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The ECOLE residence (Jack Neal/ McGill Tribune)

ECOLE sustainable housing project gains Independent Student Group status

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Educational Community Living Environment (ECOLE), a sustainability initiative, gained Independent Student Group (ISG) status on Dec. 4 during the Students’ Society of McGill University (SSMU) Legislative Council meeting. Launched in October 2014, ECOLE houses its members in a converted townhouse rented from the university on 3559 University. Its members conduct research on material flow, composting, water harvesting, and more. Research projects include investigating participatory planning in Milton-Parc and Montreal immigrants’ access to healthcare.
As an ISG, ECOLE can now use SSMU resources and services, such as booking large spaces in the SSMU building, for their activities. Selin Jessa, U1 Science and a facilitator of ECOLE, expects that ECOLE’s status as an ISG will better foster the relationship between McGill students and the Milton-Parc community.
“It is really important for us to bring [ECOLE closer] to the McGill student body, because ECOLE is kind of already a link between the Milton-Parc community and McGill,” Jessa said. “It would [also] be easier for us to make our programmes more well-attended.”
SSMU VP Clubs and Services Stefan Fong assisted ECOLE in its application for ISG status. He said the SSMU is eager to support student initiatives of this kind.
“Pioneers of sustainable models on campus are typically students,” Fong said. “These are the things that we want to provide a stable footing [for].”
According to Jessa, ECOLE’s long-term goal is to institutionalize itself within McGill as a research institute for sustainability. Yet as a relatively new project still in its pilot year, ECOLE still sees much uncertainty ahead.
According to David Whiteside, ECOLE coordinator and McGill alumnus, ECOLE is currently searching for alternative means of funding outside of McGill.
Most of ECOLE’s current funding comes from McGill’s Sustainable Project Fund (SPF). It received a sum of $76,600 for the 2014-2015 school year, which covers most of its rent—the ECOLE house is leased from McGill’s Student Housing and Hospitality Services for $94,000 per school year. Each resident pays roughly $500 a month in rent, with the remaining being subsidized by the SPF. Other costs include salaries paid to two staff members and about $5,000 in fees associated with organizing events such as the Cinema ECOLE series, which screens sustainability-related documentaries in the ECOLE house.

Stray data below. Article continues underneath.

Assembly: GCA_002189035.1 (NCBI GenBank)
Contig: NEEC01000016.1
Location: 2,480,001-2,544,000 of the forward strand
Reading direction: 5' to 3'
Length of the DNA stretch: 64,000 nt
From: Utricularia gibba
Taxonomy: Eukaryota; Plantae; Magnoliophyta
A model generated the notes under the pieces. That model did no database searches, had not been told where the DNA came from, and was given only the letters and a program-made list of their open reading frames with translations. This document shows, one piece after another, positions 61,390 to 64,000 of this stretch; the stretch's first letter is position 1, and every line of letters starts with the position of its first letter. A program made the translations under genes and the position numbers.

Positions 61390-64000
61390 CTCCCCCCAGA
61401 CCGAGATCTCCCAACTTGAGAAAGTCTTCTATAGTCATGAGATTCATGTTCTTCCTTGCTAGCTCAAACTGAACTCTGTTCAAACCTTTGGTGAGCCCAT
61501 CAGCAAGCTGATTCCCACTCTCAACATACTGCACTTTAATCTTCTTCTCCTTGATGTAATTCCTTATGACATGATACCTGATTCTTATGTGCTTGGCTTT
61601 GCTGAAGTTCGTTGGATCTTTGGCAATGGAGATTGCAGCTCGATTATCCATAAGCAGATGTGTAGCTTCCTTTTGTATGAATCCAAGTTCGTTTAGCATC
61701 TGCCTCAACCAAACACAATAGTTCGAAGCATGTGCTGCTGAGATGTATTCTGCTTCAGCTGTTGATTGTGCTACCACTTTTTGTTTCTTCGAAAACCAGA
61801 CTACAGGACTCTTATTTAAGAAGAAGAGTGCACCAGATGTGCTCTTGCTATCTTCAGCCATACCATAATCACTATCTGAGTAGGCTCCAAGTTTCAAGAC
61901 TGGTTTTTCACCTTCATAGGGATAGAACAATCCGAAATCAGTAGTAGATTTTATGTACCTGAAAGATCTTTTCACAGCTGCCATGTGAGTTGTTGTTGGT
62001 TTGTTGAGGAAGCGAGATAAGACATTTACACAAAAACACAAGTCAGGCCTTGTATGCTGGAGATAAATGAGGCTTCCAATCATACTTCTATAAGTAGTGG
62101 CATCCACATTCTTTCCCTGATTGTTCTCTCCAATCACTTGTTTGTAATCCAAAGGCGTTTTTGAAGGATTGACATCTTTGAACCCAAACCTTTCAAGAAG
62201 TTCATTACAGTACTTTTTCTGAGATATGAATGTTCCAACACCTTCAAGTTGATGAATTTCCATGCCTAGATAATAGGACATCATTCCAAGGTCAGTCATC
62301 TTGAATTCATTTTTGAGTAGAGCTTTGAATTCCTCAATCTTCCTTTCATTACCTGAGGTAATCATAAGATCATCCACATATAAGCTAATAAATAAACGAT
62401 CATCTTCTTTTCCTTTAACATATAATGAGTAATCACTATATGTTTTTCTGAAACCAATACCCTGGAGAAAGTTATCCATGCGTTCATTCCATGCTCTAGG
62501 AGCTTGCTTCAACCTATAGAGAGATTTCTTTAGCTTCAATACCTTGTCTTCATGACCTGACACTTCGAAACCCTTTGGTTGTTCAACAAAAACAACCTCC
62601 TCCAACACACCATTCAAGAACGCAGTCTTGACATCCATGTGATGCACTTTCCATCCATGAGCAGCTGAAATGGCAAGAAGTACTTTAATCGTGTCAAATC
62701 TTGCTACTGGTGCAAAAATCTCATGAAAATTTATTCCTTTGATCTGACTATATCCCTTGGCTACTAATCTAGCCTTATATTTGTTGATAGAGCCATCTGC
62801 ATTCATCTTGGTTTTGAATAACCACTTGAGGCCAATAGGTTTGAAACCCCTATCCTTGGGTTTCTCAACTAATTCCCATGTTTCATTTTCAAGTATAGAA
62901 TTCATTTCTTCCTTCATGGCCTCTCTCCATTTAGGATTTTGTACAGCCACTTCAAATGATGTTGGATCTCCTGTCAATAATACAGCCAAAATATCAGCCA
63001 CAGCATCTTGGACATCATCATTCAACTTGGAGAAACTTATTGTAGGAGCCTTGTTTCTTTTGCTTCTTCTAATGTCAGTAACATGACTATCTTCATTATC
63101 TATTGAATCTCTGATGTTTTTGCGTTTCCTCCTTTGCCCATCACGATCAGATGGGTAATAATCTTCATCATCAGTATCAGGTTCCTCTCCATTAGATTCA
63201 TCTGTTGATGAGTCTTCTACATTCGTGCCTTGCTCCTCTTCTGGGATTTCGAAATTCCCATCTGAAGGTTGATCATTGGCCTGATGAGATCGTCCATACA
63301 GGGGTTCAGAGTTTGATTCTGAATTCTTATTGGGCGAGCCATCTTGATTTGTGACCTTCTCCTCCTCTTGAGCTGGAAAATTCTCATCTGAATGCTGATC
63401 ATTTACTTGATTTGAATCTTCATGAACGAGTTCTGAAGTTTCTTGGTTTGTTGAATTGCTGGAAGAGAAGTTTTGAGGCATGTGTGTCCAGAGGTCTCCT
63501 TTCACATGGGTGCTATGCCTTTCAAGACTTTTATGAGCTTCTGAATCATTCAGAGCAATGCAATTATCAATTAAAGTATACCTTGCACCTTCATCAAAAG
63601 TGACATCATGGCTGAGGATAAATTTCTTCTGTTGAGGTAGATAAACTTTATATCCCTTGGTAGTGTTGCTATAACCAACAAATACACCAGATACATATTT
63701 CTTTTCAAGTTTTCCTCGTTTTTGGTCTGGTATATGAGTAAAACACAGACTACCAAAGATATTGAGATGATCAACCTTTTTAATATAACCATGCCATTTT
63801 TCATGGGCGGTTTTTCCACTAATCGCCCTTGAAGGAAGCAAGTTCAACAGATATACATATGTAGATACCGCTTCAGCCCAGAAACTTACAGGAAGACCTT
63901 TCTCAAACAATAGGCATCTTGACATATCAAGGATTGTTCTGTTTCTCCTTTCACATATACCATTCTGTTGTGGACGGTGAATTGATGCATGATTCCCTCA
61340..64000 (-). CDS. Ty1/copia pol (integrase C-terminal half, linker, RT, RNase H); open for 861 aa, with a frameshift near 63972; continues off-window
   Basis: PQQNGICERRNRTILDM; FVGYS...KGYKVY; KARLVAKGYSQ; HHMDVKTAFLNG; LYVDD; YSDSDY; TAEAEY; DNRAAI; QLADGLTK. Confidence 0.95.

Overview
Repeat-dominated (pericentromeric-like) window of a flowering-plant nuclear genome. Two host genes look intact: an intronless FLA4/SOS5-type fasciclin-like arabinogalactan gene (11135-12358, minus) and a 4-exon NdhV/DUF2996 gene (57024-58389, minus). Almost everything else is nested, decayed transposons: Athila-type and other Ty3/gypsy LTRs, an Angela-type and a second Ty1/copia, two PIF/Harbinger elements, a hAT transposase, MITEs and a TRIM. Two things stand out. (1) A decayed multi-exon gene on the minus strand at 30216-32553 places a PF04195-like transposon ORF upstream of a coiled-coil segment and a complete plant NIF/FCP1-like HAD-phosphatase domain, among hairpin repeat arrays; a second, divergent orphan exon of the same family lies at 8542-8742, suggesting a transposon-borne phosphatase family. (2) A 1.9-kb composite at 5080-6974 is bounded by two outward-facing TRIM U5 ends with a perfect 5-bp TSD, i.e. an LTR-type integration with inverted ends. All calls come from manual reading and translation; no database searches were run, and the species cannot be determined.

Kim McGrath, sustainability officer for the McGill Office of Sustainability and SPF steward, explained that ECOLE’s eligibility for SPF will not be affected by its new ISG status and that ECOLE’s current funding from the SPF will remain unchanged. The SPF grant, however, is non-renewable, and can only support ECOLE until April 2015.
Other sources of funding for ECOLE include $1,000 from the Association of McGill University Research Employees, and $400 from the SSMU Spaces Fund.
“We are looking into corporate and government grants,” Whiteside said. “It is difficult though, because most funders do not want to pay operating costs like rent and staff salaries. The grants are very project and program-based.”
ECOLE coordinators have also tried to contact McGill alumni through University Advancement, which facilitates alumni relationships, in hope of organizing a fundraising from the alumni. According to Whiteside, another option that ECOLE is considering is to impose a student fee levy.
“[A fee levy] is more community-based and allows the project more freedom,” Whiteside said. “It holds the project accountable to its mission, rather than to external funder relationships.”
The feasibility of this option is still under evaluation and a proposal has not yet been made. Presently, there are several ISGs that collect fees from students every semester, such as The McGill Tribune, The McGill Daily, and CKUT.
Looking forward, Jessa stressed the importance of finding future sources of funding for ECOLE.
“If we want ECOLE to be in this shape—a house on campus with people living there and paid staff—that depends on funding,” she said. “Hopefully ECOLE will be the same as before in years to come.”

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